By Ryan Healy – I want to work, I want to grow and I want to learn. What I’d really like is challenging, fascinating projects and the perfect mentor. The typical entry-level job doesn’t always allow this to happen. Below are a few simple ways to keep me interested and motivated.
1. Be Spontaneous
You don’t have to make any drastic changes. Something as small as going out for a long lunch with a few co workers could be enough to keep me from going insane in my cubicle. If you want to get a little crazy, tell me to go home at 1pm every once in a while – and really mean it. If I think you don’t really mean it, I won’t use it. Even holding a scheduled meeting in a different location, like a local coffee shop or deli can throw a wrench in the status quo.
2 Give me feedback
I love feedback. In fact, I need fairly consistent feedback and encouragement to know if I am performing up to par or not. And bring on the criticism. In fact, if I know that I’m not doing something right I will ask you how to improve, so be prepared to give me some guidance as well. Further, if I exceed your expectations on something please let me know. This won’t go to my head and I won’t think I am overqualified for the job, I just need an idea of what is expected from me.
3. Ask for feedback
I understand that a lower level employee does not typically openly critique their superiors, but why shouldn’t we? We are the ones who see your management style first hand and know what works and what doesn’t. The key to this one is providing an open, knowledge sharing atmosphere where no one will take offense or belittle anyone else.
If a manager makes it clear to me that they want honest feedback about their performance, I have no problem giving both positive feedback and constructive criticism. The normal performance evaluation gives the impression that you are the teacher and I am being graded. A two way performance evaluation will greatly increase communication and allow for a more engaged relationship.
4. An Optional Reward System
Sometimes a minimal percentage raise is not the most exciting reward for someone who will probably just put it toward their massive college loan debt or next week’s happy hour. A bonus is a more exciting performance reward for me, but an optional performance reward system would be a great way to keep me motivated.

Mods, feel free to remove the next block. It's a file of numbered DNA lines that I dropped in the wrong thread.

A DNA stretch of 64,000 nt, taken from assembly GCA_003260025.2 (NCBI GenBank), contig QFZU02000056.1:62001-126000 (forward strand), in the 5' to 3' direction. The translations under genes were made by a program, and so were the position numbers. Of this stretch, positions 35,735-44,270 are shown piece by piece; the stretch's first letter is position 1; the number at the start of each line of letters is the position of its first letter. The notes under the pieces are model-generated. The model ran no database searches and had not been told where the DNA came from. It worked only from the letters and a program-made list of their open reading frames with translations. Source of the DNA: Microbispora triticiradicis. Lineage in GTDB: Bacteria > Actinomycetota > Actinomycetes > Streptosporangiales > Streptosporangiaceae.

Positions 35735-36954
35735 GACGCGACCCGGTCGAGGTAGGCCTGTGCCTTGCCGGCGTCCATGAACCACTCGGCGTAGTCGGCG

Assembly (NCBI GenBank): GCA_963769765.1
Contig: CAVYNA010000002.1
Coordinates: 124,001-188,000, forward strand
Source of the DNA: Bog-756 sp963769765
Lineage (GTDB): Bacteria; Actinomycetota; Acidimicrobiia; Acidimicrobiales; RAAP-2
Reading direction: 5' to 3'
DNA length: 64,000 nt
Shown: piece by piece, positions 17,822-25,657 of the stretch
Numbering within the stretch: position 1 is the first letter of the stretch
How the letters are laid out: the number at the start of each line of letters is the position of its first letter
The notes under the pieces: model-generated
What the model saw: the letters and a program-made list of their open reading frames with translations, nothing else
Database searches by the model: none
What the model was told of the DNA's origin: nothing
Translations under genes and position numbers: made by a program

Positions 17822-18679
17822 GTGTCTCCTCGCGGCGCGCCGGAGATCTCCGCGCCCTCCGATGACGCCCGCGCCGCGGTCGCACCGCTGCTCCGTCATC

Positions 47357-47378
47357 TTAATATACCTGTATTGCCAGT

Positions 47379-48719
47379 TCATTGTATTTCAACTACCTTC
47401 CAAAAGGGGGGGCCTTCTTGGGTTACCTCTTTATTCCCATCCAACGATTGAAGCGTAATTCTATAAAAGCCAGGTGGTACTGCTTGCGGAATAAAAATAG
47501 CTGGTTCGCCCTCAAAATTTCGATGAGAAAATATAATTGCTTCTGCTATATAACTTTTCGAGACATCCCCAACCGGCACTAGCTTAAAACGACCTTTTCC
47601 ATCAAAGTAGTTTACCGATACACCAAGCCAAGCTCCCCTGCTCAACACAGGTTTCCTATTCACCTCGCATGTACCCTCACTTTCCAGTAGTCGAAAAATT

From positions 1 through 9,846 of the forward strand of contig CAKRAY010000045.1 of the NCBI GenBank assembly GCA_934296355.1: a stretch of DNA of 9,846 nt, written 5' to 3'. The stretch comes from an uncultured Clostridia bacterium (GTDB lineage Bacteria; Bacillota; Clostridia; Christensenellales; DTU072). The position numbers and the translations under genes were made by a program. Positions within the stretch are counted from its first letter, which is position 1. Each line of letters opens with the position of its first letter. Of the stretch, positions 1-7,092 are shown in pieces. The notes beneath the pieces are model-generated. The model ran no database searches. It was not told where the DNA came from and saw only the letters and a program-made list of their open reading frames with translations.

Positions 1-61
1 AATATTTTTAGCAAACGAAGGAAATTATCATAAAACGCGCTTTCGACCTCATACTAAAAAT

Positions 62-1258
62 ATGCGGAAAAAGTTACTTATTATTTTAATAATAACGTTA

For a twenty-two-year-old, an extra few days of vacation time is a lot more exciting then a small percentage raise that is barely noticeable after taxes. Other options might include extra flex time or occasionally working from home. I’m sure if you asked your twentysomething about possible performance rewards they would come back with a page full of options the very next day.
5. Keep me in the loop
Not having any idea about major business events on the horizon can be really frustrating. I realize there is often confidential information that needs to stay in the hands of upper management, but I want to understand where I fit in. For example, if I’m on the iMac team then it’s fine if you don’t tell me about the iPhone. But if you want me to do work on the iPhone, you have to tell explain to me what I’m working on. If you don’t trust me to keep confidential information confidential, you should fire me.
What makes business fun is seeing how management operates and executes on its strategies. I like hearing what you are working on and thinking about. Not only will this keep me interested and motivated, but it’s a great learning experience for someone who will eventually be in a management position. Also, I like to have some input. You probably won’t take my advice, but hearing a different perspective can’t hurt.
6. Be my friend
Don’t worry I don’t want to be your drinking buddy, and I’m not going to tell you my deepest, darkest secrets. But a little friendly interaction goes a long way. This could mean talking sports for a few minutes in the office or going out for a quick lunch and discussing both work related and non-work-related issues.
I have an excellent relationship with my manager right now. Not only do we get along in the office, but we play in a non-work-related basketball league together. This has created an actual friendship that doesn’t always revolve around work. And it transfers over to the job by creating a loyalty to my manager that I wouldn’t otherwise have.
7. It doesn’t hurt to smile
I can’t think of anything that would turn me off more than a manager who comes in every day with a scowl on their face, looking like they can’t wait to go home. If I have any plans of staying with the company, then most likely my goal will be to move up the ranks and take over my manager’s position.
If I see that this person does not enjoy what they are doing, then why would I want to stick around to take over that position? Obviously, I can make up my own mind about whether or not a job is a good fit for me, but dealing with a disgruntled manager every day will send me running for the exits. Be positive and at least pretend you enjoy your job.
If you don’t think these techniques will work, go ahead and ask your twentysomething what they think, I bet you will get some good feedback.